Film Review: Notes on Blindness


Image courtesy of Curzon Artificial Eye


Seeing blindness in the eye:

Film review of Notes on Blindness, UK, 2016, directed by Peter Middleton and James Pinney

Currently in UK cinemas

Review by: Dr Khalid Ali, Screening room editor

Literary work exploring visual impairment and blindness has always been rewarded by great critical reception–All the light we cannot see winning the Pulitzer Prize in 2015 (, and Blindness by Jose Saramago ( rewarding its writer with the Nobel Prize in Literature in 1998.

Documenting his experience with visual impairment, the late Emeritus Professor of Religious Education, John Hull (1935-2015) used audio-recordings since 1980, the year he lost his eyesight, to document what it means to be blind. His autobiographical recordings were published in the book Touching the rock: An experience of blindness in 1990. The film Notes on Blindness uses those recordings lip-synched by professional actors to recreate John Hull’s experience in one of the most poignant films to date in 2016. Through John’s words–‘I am concerned to understand blindness, to seek its meaning to retain the fullness of my humanity’–we hear him question eloquently the nature, perception, and impact of sensory deficits. Through his journey into understanding his ‘deep blind world’, the audience is invited to appreciate the significance of the little pleasures of life, such as the sound and smell of rain drops, and the touch of a newly born child. Using poetic references to children’s fairy tales, John Hull identifies with the blind Prince in Rapunzel, and wonders whether his tears will bring  sight back to his eyes.

John’s reflections on blindness present several themes for discussion, including mindfulness, hope, self-management in disability, identity, and family bonds. These themes are illustrated using a stunning collage of visual imagery, and a beautiful score that touches the audience’s heart and mind.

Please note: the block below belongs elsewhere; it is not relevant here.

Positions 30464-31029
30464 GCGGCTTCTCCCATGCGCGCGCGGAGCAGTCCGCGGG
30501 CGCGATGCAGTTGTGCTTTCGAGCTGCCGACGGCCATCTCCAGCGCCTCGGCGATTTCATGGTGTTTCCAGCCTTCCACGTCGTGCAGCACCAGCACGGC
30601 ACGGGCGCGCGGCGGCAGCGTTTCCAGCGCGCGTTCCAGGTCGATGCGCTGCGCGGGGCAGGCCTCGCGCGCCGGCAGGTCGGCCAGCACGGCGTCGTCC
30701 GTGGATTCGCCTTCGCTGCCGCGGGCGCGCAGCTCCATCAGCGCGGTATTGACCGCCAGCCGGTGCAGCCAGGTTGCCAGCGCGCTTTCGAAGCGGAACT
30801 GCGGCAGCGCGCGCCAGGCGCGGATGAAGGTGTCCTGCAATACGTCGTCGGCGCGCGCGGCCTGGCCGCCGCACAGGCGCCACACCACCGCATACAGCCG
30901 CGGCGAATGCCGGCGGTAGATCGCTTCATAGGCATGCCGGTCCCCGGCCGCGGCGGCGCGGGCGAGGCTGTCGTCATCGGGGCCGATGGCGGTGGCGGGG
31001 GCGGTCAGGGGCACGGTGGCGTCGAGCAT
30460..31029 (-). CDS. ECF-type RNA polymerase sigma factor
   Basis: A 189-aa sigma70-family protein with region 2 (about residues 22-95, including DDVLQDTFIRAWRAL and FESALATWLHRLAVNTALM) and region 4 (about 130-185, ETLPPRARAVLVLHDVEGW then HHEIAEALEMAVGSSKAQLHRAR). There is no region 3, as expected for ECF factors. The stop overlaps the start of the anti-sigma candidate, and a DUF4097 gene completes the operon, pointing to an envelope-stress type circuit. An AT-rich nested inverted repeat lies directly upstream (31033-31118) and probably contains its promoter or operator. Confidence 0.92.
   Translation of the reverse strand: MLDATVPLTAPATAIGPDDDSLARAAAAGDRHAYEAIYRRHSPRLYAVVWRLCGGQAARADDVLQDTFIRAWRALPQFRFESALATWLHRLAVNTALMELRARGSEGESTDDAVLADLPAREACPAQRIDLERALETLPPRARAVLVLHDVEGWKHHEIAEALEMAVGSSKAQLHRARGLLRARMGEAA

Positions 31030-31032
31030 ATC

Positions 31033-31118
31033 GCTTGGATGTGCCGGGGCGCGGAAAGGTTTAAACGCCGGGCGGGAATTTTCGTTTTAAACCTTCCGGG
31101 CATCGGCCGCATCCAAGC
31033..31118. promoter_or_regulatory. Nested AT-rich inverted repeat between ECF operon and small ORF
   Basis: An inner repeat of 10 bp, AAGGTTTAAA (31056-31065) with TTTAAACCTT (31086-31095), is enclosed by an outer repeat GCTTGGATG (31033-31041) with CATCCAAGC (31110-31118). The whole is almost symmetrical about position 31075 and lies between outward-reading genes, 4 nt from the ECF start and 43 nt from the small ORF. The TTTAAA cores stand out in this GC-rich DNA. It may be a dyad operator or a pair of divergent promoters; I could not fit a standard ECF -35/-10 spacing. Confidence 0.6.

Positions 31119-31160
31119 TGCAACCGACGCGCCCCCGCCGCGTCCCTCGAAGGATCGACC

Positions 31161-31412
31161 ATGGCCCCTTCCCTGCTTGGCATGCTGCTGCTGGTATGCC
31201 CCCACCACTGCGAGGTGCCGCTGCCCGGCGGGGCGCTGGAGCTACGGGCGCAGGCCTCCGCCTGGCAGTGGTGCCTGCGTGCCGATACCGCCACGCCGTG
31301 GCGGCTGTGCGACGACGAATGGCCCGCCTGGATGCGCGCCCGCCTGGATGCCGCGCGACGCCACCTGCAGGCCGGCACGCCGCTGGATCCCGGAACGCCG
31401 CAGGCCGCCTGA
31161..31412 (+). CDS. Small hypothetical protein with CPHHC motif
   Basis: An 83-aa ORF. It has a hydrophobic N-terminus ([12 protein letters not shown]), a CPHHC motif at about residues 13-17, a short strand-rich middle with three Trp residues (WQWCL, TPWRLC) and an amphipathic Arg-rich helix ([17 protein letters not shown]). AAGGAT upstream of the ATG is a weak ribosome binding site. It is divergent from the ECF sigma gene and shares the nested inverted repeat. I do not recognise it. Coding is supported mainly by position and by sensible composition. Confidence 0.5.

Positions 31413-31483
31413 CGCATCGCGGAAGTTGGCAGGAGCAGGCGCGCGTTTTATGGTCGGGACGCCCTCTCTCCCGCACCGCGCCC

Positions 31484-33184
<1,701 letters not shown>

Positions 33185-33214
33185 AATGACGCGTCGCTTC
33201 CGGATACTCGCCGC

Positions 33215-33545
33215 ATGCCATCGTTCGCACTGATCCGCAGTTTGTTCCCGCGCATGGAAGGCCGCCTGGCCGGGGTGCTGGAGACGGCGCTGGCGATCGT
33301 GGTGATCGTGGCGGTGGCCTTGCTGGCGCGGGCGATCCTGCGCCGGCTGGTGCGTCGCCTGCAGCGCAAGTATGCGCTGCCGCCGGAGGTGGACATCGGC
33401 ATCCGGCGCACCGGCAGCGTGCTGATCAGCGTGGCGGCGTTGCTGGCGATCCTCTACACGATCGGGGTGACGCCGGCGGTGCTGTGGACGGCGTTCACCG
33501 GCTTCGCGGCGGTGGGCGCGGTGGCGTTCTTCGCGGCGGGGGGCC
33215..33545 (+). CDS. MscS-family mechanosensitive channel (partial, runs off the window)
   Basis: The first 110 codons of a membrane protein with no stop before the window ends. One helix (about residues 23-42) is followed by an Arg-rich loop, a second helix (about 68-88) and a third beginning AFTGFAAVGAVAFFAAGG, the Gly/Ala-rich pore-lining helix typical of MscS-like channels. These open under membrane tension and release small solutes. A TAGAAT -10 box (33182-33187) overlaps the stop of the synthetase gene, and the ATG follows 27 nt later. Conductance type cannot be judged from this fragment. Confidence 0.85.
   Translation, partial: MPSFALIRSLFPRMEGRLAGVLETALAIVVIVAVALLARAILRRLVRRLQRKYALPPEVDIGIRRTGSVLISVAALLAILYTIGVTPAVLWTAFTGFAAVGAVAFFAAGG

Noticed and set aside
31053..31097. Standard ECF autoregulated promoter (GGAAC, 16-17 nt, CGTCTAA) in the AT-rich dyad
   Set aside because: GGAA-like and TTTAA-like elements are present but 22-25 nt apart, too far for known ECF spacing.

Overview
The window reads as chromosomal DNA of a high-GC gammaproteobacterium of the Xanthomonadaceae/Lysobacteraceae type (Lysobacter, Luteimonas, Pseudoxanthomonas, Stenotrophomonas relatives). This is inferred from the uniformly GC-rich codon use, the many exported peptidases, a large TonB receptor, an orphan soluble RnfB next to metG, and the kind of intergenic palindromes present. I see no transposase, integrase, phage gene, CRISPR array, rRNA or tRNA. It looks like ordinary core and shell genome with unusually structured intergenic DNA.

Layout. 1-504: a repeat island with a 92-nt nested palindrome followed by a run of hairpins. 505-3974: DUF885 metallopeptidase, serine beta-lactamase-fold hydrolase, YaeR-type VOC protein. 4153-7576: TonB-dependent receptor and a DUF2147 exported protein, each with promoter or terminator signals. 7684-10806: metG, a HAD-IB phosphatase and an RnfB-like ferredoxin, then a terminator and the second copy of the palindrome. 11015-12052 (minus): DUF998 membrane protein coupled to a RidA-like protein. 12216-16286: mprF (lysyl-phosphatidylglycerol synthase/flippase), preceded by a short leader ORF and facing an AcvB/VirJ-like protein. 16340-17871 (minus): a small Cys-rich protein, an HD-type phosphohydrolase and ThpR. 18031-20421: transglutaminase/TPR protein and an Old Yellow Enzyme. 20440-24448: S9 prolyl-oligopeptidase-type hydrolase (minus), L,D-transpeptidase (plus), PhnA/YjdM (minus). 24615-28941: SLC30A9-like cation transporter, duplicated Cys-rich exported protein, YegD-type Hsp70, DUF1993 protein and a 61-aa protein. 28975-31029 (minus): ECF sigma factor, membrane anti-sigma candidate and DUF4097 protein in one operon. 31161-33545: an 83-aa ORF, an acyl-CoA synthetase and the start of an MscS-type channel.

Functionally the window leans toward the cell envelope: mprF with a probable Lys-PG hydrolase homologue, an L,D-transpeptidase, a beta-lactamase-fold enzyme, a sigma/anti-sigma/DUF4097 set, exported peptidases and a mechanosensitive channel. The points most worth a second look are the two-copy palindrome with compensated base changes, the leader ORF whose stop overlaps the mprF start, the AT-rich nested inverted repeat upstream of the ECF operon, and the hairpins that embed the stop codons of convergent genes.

In spite of the film’s dream-like contemplation on life’s little miracles and wonders, Notes on Blindness effectively manages to portray the harsh realities of disability and the suffering endured by John and his family. His young son cannot understand what it means for his father to be blind; his mother is frustrated by having to connect with his new ‘self’, and the agony of missing his children’s smiles at Christmas. The fascinating depiction of a blind world of ‘isolation, and separation’ that drowns its sufferer in a huge flood is one of the most imaginative and moving scenes I have seen in film.

Notes on Blindness reminded me of the eminent Egyptian writer and educationalist Taha Hussein (1889-1973) who fought blindness from the age of 3 years to become the Dean of Arabic Literature ( Both John Hull and Taha Hussein had strong-willed wives who provided unconditional love and incredible support to their husbands to continue their respective academic pursuits.

Liberation comes in the form of knowledge and understanding, in acknowledging that it is futile not to accept facts and reality, and the realisation that ‘surrendering is death’. Using familiarity, predictability, finding one’s own territories, resilience and determination, along with inviting students into his world of theology, John regains control of his personal and professional life.

A great message that the film presents is the fact that ‘medicine as we know it’ cannot provide the answer to everything; the power of faith and spirituality are key to well-being and peace in humans. ‘Faith is a shield against the ups and downs of human life’.

‘Coming to terms with disability’ is an understatement in terms of describing Notes on Blindness. The film is an exciting journey into the world of a ‘pioneer thinker’ who ultimately ‘saw blindness’ as a gift to understand his world and the world around him. In 2003, John Hull was awarded the ‘Global love of life’ award for his international contribution to disability.



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